0
votes
2answers
24 views

Chartrand Mathematical Proofs 3e Exercise 5.45

I am self-studying this book, and I'm not sure if there is a typo in this question, or there is a gap in my understanding. The question is: Let $R(x)$ be an open sentence over a domain S. Suppose ...
10
votes
4answers
178 views

How do we know logic works? [duplicate]

Every time I read about a theory in mathematics, it usually starts with axiomatizing the most fundamental concepts that are going to be treated. Recently, I have started finding this troubling. In ...
2
votes
1answer
57 views

CNF Conversion and one $2015$ exam questions?!

if $\text{likes}(x,t)$ means that person $t$ likes food $x$, and $\text{food}(x)$ means $x$ is a food, $\text{CNF}$ of sentence "No food is liked by all person", and $F$ is Skolem function. The ...
3
votes
1answer
31 views

uppersemilattice end extensions

I'm trying to modify an argument in Jockush and Slaman's paper On the $\Sigma_2$ theory of the upper semilattice of the Turing degrees. One of the major hurdles is that I don't actually see why a ...
3
votes
4answers
92 views

Why does “if and only if” mean the exact same thing as “precisely when”?

The proposition "A precisely when B" states that A has the same truth value as B. The proposition "A if and only if B" states that A is true if B is true and that A is true only if B is true. ...
3
votes
3answers
60 views

Prove that $(p \to q) \to (\neg q \to \neg p)$ is a tautology using the law of logical equivalence

I'm new to discrete maths and I have been trying to solve this: Decide whether $$(p \to q) \to (\neg q \to \neg p)$$ is a tautology or not by using the law of logical equivalence I have ...
1
vote
1answer
35 views

Proving a formula is valid

Let a formula $A$, and a term $t$ such that $x\in FV(t)$. Show that $\varphi = A\{t/x\}\to \exists x (x=t\to A)$ is valid. So let's assume by contradiction that the formula isn't valid. Therefore ...
1
vote
1answer
38 views

Formalizing a self referential sentence

In The logic of provability, by G. Boolos, we are asked to ponder about this statement: If this statement is consistent, then you will have an exam tomorrow, but you cannot deduce from this ...
-2
votes
1answer
51 views

Are the conditionals equivalent: $p → q ≡ q → p$?

I know that a conditional is if $p$ then $q$, but is that equivalent to saying if $q$ then $p$? Is $p → q$ saying the same as $q → p$?
2
votes
3answers
65 views

Negating the statement $\exists x \in \Bbb R$ so that $x$ is not an integer, $x > 2016$, and $\lfloor x^2 \rfloor = \lfloor x \rfloor^2$

There exists a real number $x$ so that $x$ is not an integer, $x > 2016$, and $\lfloor x^2 \rfloor = \lfloor x \rfloor^2$. I would like clarification on how to negate this. My idea of negation is ...
5
votes
2answers
96 views

Meta proof-searching

Suppose you have a particular theory (ex: $ZFC$) in which you want to prove a statement $\phi$. One can attempt to find a proof of $\phi$ that can be verified, but another tactic can be to find a ...
1
vote
1answer
28 views

Monadic signature with constant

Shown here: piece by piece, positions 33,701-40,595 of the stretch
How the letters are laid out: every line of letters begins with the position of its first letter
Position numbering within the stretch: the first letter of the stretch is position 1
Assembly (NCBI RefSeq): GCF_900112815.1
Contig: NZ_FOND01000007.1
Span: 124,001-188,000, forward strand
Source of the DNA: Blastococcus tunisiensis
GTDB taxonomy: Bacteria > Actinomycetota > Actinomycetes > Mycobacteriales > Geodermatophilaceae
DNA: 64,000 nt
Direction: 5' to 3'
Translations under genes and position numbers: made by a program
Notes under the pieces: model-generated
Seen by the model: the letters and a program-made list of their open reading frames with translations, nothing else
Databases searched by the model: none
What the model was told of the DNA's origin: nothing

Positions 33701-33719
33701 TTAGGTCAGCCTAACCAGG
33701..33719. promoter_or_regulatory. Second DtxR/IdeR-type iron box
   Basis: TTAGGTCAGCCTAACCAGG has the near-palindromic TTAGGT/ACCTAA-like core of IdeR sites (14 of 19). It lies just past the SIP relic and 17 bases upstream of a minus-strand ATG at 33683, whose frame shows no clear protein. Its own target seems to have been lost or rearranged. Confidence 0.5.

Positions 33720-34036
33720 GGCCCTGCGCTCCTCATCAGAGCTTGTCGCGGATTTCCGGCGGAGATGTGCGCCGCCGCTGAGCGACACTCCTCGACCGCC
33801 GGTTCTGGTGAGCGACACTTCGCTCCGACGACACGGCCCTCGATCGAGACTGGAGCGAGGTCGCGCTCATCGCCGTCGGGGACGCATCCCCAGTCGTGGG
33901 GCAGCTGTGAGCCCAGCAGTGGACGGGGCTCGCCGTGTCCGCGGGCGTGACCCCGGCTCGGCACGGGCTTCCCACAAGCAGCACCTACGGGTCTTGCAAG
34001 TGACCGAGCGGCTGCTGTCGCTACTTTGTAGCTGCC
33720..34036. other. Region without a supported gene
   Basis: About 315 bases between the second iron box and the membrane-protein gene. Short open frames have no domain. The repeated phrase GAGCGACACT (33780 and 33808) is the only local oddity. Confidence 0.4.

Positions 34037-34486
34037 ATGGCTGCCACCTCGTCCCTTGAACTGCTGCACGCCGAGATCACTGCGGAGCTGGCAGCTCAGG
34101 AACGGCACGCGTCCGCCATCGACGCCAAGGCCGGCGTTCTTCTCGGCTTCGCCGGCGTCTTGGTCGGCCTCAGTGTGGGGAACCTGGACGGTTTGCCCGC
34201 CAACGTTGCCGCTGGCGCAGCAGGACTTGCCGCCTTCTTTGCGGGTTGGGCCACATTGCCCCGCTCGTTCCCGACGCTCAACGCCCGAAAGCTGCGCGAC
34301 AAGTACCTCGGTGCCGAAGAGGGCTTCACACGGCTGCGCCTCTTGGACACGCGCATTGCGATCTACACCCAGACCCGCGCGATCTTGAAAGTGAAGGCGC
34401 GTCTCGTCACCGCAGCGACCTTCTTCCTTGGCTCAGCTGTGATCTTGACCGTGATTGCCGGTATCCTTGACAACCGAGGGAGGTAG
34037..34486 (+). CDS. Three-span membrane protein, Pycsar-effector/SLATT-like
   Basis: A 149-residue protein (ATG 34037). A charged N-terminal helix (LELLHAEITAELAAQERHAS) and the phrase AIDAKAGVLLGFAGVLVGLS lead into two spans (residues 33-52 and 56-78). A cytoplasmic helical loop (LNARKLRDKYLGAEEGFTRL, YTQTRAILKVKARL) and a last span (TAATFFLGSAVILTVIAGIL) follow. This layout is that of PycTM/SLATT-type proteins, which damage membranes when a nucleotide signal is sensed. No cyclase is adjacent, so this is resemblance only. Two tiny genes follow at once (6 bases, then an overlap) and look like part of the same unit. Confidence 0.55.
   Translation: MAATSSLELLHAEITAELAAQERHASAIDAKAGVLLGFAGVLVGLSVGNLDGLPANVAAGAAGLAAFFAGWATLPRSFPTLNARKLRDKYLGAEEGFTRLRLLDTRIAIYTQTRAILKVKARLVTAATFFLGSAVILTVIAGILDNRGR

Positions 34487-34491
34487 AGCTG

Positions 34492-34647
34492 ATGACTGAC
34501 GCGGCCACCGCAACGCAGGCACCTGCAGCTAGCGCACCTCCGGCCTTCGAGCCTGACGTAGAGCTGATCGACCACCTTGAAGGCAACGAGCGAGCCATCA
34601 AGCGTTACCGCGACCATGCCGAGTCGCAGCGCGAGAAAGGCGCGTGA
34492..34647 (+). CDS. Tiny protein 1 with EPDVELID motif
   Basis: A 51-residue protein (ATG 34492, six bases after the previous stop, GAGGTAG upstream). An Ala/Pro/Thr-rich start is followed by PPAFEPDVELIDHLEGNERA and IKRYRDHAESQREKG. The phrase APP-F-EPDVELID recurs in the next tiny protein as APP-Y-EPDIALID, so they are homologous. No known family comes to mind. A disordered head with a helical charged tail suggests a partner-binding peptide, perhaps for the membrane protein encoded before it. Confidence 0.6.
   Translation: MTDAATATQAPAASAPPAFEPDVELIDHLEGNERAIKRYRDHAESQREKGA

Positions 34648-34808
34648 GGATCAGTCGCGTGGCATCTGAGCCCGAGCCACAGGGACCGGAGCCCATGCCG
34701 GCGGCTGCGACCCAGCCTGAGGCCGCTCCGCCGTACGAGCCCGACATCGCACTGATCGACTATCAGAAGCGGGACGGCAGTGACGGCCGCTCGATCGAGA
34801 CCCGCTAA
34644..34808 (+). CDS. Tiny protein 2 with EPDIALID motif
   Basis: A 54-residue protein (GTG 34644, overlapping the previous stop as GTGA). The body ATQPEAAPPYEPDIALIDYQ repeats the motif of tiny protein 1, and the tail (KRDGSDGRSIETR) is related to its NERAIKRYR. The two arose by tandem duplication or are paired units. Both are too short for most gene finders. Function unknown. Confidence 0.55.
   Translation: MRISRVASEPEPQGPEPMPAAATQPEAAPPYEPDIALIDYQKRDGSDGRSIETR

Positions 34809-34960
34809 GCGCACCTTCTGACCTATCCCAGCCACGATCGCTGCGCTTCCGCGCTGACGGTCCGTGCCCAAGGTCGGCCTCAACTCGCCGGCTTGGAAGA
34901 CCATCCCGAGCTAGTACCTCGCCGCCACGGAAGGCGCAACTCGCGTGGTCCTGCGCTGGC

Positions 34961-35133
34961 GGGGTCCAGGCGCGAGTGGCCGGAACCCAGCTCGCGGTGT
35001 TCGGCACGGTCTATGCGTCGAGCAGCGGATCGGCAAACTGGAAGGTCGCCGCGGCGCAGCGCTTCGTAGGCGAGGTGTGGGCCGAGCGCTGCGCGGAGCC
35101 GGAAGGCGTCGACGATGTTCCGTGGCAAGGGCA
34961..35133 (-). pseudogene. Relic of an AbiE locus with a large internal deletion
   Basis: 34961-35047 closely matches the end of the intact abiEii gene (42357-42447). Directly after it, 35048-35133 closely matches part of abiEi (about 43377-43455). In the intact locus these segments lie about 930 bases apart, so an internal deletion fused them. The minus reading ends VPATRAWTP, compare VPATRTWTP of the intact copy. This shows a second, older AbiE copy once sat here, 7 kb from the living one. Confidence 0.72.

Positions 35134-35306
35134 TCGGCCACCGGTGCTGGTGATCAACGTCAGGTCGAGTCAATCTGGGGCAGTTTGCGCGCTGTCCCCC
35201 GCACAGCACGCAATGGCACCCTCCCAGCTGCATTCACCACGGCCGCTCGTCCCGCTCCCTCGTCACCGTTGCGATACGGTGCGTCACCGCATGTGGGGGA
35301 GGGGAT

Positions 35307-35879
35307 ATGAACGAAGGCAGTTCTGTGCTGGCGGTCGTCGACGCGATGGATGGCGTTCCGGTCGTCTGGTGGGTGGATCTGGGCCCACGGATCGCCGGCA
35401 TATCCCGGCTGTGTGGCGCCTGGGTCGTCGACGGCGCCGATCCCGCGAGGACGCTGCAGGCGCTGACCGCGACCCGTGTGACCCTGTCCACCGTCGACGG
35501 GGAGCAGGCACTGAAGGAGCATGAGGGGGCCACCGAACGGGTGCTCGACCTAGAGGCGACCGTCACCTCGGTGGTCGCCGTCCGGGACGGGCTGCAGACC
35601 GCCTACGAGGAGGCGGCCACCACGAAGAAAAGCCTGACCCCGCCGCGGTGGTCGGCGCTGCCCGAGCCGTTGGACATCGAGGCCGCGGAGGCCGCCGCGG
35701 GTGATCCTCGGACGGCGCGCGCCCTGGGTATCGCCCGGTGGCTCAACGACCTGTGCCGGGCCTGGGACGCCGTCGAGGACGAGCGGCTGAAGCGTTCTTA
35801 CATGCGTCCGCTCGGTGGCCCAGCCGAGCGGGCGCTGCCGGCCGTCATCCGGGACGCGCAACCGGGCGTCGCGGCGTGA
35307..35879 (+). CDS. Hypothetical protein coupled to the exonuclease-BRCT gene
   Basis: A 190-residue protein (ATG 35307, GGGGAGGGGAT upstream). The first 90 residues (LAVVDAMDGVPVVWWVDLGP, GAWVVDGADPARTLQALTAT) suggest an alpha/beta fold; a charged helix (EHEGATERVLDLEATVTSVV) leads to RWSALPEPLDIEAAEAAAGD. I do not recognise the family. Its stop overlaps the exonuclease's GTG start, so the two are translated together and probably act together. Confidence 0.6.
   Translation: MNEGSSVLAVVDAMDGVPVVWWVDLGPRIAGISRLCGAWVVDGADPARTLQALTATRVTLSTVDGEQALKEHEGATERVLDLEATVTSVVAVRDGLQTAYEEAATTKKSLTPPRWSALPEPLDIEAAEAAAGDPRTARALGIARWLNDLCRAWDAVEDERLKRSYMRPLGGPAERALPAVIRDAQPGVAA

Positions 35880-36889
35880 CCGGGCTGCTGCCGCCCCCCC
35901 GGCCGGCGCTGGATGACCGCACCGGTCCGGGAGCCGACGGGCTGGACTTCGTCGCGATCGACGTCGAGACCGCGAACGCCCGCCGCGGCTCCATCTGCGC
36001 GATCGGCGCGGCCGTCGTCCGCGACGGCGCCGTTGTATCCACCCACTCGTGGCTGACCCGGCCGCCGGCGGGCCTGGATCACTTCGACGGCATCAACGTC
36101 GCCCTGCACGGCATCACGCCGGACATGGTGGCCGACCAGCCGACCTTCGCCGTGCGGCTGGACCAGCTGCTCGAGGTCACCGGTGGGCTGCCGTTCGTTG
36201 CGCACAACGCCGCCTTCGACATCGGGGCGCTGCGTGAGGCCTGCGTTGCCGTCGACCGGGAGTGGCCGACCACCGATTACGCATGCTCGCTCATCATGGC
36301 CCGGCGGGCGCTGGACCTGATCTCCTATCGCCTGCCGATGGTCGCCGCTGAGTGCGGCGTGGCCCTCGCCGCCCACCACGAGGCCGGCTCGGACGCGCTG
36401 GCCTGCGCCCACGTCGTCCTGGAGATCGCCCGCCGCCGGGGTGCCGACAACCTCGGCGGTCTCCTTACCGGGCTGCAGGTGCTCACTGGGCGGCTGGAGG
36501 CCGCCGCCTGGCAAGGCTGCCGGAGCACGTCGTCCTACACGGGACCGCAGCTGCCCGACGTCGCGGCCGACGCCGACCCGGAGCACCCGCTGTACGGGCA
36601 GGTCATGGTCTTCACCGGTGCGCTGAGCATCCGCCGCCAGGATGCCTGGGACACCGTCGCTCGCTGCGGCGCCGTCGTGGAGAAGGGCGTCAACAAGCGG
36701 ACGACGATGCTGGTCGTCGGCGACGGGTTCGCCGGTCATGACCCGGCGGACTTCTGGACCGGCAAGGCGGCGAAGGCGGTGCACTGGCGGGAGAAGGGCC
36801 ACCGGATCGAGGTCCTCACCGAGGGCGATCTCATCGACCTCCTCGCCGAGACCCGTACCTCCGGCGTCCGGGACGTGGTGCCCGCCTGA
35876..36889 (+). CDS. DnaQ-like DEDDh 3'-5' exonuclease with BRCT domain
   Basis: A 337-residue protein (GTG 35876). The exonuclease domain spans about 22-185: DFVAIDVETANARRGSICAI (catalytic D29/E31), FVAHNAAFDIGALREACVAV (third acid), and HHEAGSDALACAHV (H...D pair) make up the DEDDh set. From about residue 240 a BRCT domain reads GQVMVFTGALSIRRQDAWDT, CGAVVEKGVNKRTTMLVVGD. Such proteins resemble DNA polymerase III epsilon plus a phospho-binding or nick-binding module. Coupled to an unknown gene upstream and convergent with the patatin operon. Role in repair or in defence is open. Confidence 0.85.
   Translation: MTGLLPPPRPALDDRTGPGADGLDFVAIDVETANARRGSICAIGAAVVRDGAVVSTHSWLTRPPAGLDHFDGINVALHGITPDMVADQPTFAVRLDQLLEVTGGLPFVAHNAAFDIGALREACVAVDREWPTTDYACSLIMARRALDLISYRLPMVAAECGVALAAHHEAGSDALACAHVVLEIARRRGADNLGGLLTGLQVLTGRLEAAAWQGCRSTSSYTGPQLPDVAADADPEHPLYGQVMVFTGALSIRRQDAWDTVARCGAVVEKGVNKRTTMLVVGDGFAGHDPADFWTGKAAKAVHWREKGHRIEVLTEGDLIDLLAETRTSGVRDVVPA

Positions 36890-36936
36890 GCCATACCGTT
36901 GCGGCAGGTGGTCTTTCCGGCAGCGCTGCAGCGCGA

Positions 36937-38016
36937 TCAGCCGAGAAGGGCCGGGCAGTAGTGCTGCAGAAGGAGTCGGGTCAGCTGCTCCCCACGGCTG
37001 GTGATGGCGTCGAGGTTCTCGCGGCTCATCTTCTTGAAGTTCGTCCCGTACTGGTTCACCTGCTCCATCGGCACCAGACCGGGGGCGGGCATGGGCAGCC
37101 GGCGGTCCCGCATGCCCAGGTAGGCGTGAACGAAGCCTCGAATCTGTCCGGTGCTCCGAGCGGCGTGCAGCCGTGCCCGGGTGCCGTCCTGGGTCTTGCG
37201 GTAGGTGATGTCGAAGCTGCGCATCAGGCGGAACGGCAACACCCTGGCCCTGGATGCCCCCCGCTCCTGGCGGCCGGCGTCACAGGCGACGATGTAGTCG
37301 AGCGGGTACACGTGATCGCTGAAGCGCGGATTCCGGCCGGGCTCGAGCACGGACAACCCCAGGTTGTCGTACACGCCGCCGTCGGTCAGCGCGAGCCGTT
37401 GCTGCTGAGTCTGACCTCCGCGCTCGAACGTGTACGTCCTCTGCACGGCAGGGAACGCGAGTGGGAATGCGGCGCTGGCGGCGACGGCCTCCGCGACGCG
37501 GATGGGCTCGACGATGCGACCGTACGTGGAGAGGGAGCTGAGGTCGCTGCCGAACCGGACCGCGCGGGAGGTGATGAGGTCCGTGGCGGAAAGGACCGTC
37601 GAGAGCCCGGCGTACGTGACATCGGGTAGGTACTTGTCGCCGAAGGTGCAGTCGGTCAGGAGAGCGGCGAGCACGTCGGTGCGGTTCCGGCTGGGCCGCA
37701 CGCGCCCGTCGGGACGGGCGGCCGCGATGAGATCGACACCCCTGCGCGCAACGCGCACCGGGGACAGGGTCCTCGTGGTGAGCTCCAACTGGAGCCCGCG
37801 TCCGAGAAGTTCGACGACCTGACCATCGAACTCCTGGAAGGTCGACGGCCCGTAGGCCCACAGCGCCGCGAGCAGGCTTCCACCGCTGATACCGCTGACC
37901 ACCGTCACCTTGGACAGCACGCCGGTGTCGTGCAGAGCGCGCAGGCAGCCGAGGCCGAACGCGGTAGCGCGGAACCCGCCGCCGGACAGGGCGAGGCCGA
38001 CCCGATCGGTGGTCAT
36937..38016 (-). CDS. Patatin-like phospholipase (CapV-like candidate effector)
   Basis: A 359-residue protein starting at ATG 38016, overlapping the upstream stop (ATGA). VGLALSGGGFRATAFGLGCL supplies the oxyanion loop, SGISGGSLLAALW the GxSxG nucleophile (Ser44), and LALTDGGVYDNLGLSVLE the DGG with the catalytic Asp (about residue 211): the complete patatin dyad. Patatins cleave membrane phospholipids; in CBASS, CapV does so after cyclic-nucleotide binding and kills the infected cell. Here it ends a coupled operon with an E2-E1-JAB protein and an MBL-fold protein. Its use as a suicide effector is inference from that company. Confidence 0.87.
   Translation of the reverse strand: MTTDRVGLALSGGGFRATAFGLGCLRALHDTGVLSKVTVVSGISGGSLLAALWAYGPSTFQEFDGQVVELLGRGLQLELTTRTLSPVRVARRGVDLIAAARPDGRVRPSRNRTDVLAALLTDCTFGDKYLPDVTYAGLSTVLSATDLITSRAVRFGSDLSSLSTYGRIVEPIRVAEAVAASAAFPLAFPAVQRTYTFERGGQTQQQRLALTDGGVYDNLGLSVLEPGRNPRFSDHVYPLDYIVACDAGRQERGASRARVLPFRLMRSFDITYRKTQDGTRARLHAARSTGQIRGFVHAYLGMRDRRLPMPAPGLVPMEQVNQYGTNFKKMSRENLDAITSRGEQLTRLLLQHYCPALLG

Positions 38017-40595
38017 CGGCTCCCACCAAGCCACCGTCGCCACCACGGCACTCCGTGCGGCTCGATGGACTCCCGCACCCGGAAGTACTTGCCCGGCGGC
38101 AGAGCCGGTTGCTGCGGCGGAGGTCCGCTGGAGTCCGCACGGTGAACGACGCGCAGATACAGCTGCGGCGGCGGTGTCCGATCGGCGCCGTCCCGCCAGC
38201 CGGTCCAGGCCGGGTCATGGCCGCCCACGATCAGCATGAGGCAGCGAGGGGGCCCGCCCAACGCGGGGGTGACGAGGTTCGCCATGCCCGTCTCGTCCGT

Consider a signature $\Sigma = \{ P^1, R^1, c\}$. Where $P^1, R^1$ are unary predicates, and $c$ is a constant. Let A be a formula in FOL over $\Sigma$. Prove/Disprove: If A is satisfiable ...
0
votes
2answers
67 views

How could we formalize the introduction of new notation?

What I am thinking about is how in a textbook/proof/theorem/discussion/definition one states that from now on a new notation will be used in the appropriate scope. Example: Let $V^*$ denote the ...
1
vote
1answer
26 views

Sequents: if-introduction and discharging assumptions

I am reading through "Mathematical Logic by Ian Chiswell & Wilfred Hodges"(amazon, and publisher) for context I am reading through this for self-study, so I don't have the normal support of a ...
6
votes
2answers
483 views

What is the correct definition of a group?

What is the correct definition of a group? More precisely the predicate "being a group"? According to Wikipedia A group is a set, G, together with an operation • (called the group law of G) that.....
2
votes
1answer
45 views

First Order Logic Double Implication [closed]

I have a Logic Assignment of First Order Logic that I have to prove an initial claim, but one of the equations is kind of confusing for me because it has double implication and quantifiers. $$\...
2
votes
2answers
47 views

Axiomatizing stacks and queues using first-order logic

In the textbook I'm using to prepare the logic exam says that first order logic may be used to implement axiomatize data structures. There is an example of that: "Stack": uses a language that ...
2
votes
1answer
54 views

Show that there's no such algorithm

Show that there's no such algorithm, $A$ which gets a sentence, $\varphi$ (a formula without free-variables) and returns $\varphi'$ such that: $\varphi$ is satisfiable iff $\varphi'$ is valid (meaning,...
6
votes
1answer
200 views

Russell's paradox from Cantor's

I learnt how Russell's paradox can be derived from Cantor's theorem here, but also from S C Kleene's Introduction to Metamathematics, page 38. In his book, Kleene says that if $M$ is set of all ...
4
votes
2answers
264 views

Definition of truth in first-order logic

Let $L$ be a first order language. Let $P$ be a predicate symbol from $L$, and $c$ a constant. Given an interpretation $I$ of $L$, a definition states The formula $P(c)$ is true in $I$ iff $c\in ...
1
vote
1answer
74 views

is there still interest in finitary/syntactic mathematical logic?

A lot of textbooks on mathematical logic now rely on set-theoretic tools (models and topology). do people still care about developing mathematical logic from finitary methods? is there still ...
0
votes
1answer
23 views

Show that an axiom in Hilbert Calculus is valid

Consider the axiom in Hilbert Calculus: $$(\forall x(A\to B))\to (A\to\forall x B)$$ Where $x$ is not free in $A$ I want to show that for evry structure $M$ and for every interpertation $\rho$, the ...
1
vote
1answer
20 views

Algorithms for type checking, typability and inhabitation problems?

Studying typed lambda calculus, I was asked the following questions: (1) Given a lambda term $M$ and a type $\sigma$, does one have $\vdash M : \sigma$? That is, is $M$ of type $\sigma$? (type ...
1
vote
1answer
56 views

Can multiple Boolean variables and equations be converted to a single integer variable and multiple modulo equations?

e.g. let $x,y,z \in \mathbb{B}$ (Boolean) and $w \in \mathbb{Z}$ (integers) and $p,q,r \in \mathbb{P}$ (primes) For $x$ let $(0,1)$ be represented by integers $(\overline{a},a)$ mod p For $y$ let $...
4
votes
3answers
129 views

How is a set subset of its power set?

This question is from S C Kleene's Introduction to Metamathematics, page 38: If we prescribe as admissible elements of sets (a) $\varnothing$ and (b) arbitrary sets whose members are admissible ...